Cliff Dives and Fearful Hammerheads: On Turning Twenty

by Michelle Donahue

A post in our Milestones series from past contributor Michelle Donahue.

There’s something momentous about turning twenty, about that young thrill of abandoning teenage-dom and adventuring into adulthood. The last day I was a teenager, felt like a day where I could reimagine and revise myself into an adult. It felt like a day I should remember. Lucky for me, it was a memorable one. I was studying for a semester on the Galapagos Islands and I was on a program-run trip where we were sailing around many of the uninhabited islands. We would be hiking to the tip of a cliff and then walking down or jumping off to snorkel around the island.

I’ve always loved heights, so when we finished the hike and arrived to the cliff, I knew I had to jump. I’d been dithering on the hike, too interested in the blue-footed boobies and frigate birds, so by the time I arrived to the cliff, a situation had already developed. One guy had jumped, but the first female was hesitant and was slowing down the jumping line. The men were impatient and muttering that no girl would be brave enough to make the jump.

The non-jumpers had already taken the path down toward the water. Most were already snorkeling. I knew this would be my best chance, perhaps my only chance, to see a hammerhead. I knew I’d be most likely to see one, if I was at the front of the pack, where it was quieter.

The line to jump seemed treacherously slow. Even the guys seemed hesitant. I looked down from the edge. We were very high up and there were rocks to the left that had to be avoided.

Again, I heard a guy muttering that no girl had jumped yet, that none would. It felt like he was looking straight at me. It felt like a challenge, so I took off my hiking clothes and took one look at the water and thoughtlessly made that leap. Perhaps I was cutting in front of the others, but no one was going in that moment, and that thrilling fall, the splash of cold Pacific water, was worth a little misbehavior. As I hit the water, I felt sure that my ability to quiet any concerns about danger, at least in regards to height and water, was something I wanted to carry into adulthood. I wanted to be the sort of person who took the leap, who didn’t worry about shedding my clothes to reveal my swimming suit clad body that I had always thought a little too round and soft.

Once I hit the water, I broke into a sustainable free-style sprint, to try to join those who hadn’t jumped and were already swimming around the island. They were far enough that my nearsighted eyes could barely see them. But years of swim team and water polo propelled me toward them. I always felt comfortable, most myself, when in the water. There was no room for fear or self-consciousness because in the water my body did what I wanted it to do. I was in control. Powerful and fearless.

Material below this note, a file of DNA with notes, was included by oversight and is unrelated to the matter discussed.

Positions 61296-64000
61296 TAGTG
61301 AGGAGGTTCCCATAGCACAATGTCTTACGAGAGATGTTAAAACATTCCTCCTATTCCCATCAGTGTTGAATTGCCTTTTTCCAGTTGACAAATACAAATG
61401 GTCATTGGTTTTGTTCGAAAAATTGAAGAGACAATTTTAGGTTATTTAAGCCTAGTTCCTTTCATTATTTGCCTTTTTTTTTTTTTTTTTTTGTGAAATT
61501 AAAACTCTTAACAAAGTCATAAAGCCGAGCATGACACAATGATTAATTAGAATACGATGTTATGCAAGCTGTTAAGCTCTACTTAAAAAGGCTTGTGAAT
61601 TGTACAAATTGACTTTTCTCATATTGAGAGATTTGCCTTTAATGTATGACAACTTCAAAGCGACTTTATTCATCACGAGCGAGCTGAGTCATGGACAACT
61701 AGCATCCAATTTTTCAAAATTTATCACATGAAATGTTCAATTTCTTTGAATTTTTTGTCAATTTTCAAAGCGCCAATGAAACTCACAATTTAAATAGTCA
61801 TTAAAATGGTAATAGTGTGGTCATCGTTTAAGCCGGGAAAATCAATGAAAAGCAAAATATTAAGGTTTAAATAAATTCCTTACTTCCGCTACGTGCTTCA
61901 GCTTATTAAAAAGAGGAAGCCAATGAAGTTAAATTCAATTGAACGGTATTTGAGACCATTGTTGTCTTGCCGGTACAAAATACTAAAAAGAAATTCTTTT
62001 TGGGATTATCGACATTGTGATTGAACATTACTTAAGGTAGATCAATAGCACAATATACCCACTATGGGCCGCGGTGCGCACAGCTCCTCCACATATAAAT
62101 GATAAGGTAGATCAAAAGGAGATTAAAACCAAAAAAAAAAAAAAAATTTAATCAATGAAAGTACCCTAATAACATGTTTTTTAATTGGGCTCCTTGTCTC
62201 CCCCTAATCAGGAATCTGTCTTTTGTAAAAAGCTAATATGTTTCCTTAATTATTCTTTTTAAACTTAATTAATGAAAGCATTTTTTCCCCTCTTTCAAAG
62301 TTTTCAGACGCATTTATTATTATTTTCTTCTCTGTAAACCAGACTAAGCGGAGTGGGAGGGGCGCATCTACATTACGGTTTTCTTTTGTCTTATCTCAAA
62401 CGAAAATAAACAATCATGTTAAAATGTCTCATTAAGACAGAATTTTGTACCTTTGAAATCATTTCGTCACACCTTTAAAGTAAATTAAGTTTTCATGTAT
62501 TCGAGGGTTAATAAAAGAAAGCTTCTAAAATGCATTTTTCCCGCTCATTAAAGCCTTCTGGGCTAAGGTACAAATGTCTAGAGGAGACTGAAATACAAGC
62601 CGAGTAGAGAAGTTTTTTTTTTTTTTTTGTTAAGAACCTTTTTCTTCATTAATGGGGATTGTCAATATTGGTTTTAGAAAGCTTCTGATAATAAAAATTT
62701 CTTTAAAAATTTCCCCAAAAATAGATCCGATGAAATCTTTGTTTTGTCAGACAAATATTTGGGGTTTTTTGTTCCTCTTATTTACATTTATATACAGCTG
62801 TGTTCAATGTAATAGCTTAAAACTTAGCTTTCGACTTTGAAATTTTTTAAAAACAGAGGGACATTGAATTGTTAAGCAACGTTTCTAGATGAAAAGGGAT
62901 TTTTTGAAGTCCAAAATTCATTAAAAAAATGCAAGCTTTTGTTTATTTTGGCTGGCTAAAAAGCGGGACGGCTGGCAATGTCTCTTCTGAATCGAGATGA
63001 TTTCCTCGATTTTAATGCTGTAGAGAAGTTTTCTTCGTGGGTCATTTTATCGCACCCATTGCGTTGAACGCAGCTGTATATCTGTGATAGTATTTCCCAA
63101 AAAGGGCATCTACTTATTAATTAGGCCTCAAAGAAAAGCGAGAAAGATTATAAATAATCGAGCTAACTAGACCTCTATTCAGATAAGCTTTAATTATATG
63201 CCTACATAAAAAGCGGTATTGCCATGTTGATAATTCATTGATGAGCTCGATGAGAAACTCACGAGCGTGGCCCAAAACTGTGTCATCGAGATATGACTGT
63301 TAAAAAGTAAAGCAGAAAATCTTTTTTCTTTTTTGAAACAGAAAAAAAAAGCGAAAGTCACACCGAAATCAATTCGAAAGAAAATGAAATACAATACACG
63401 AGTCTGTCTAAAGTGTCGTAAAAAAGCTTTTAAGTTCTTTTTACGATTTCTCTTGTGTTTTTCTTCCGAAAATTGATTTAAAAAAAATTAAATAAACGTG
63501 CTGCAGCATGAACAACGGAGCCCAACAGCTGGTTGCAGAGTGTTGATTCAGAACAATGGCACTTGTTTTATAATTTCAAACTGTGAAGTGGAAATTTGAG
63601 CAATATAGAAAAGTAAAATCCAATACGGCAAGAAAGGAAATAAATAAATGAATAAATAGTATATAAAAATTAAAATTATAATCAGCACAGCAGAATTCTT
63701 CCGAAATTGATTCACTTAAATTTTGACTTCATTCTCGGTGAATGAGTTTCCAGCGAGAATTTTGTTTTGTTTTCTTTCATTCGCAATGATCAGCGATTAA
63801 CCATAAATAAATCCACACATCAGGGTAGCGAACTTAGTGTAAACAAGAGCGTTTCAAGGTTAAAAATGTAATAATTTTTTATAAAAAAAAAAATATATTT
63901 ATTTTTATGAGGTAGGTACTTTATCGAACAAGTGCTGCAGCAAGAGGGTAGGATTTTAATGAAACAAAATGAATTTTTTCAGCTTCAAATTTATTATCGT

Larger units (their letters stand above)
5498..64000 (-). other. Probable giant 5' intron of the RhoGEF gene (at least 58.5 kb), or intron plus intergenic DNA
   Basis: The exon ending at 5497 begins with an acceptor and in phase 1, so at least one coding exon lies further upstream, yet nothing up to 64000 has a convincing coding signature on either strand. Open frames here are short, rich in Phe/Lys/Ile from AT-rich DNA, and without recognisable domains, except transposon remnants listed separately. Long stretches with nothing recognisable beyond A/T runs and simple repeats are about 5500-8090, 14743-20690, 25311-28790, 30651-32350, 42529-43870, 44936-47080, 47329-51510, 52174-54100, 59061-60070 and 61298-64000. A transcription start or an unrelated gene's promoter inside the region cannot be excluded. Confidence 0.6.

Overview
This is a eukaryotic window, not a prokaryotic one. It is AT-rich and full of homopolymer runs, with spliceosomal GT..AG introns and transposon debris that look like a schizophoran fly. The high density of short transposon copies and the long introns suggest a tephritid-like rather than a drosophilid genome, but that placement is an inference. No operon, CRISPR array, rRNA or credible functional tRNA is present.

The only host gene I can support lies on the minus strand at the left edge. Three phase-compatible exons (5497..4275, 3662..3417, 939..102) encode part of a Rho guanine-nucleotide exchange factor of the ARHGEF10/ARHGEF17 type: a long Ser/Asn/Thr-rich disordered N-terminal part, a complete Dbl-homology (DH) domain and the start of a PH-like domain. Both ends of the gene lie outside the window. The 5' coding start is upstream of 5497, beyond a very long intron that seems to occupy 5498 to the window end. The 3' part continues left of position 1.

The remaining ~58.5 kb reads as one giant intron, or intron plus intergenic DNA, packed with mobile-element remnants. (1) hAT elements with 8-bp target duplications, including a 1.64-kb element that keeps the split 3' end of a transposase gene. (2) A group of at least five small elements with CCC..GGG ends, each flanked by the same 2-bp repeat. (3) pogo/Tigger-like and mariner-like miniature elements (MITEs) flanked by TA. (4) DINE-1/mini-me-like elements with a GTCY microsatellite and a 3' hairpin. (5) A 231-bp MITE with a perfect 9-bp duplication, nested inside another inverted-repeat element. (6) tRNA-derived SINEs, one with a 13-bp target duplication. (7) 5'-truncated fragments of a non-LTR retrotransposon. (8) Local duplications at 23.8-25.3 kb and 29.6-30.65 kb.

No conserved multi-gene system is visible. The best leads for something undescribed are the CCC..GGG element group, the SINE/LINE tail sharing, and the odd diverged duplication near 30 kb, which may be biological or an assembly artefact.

It felt like I reached the group in mere seconds, but it must’ve been minutes. I passed the person in the lead and then broke into a full sprint to put more space between myself and the group.

I sprinted until my arms burned. And as if by magic or some otherworldly coincidence, just as I was starting to slow, to settle back into a leisurely stroke, something gray and momentous came from the depths below. At first I thought it was a reef shark, normal, but still beautiful. Then it turned its head to reveal the unmistakable shape of a hammerhead. We locked eyes for one moment, before it turned its head to plummet away from me. How strange to have a shark be scared of you. I tried to follow it, but I was no match.

Instead, I was left dizzy and breathless, feeling as if the world had given me a reminder of my strength and power on this last day of being teenager. A reminder not to abide by fear, but to jump, to swim with all my strength and show the world what I had.

I was the only person in the group who saw a hammerhead that day. A gift for turning twenty, for becoming adult.

Michelle Donahue is a PhD student in Creative Writing at the University of Utah. She has work published in Arts & Letters, CutBank, Beloit Fiction Journal, Paper Darts, and others. She has an MFA from Iowa State where she was the managing editor for Flyway. She is a prose editor for The Adroit Journal.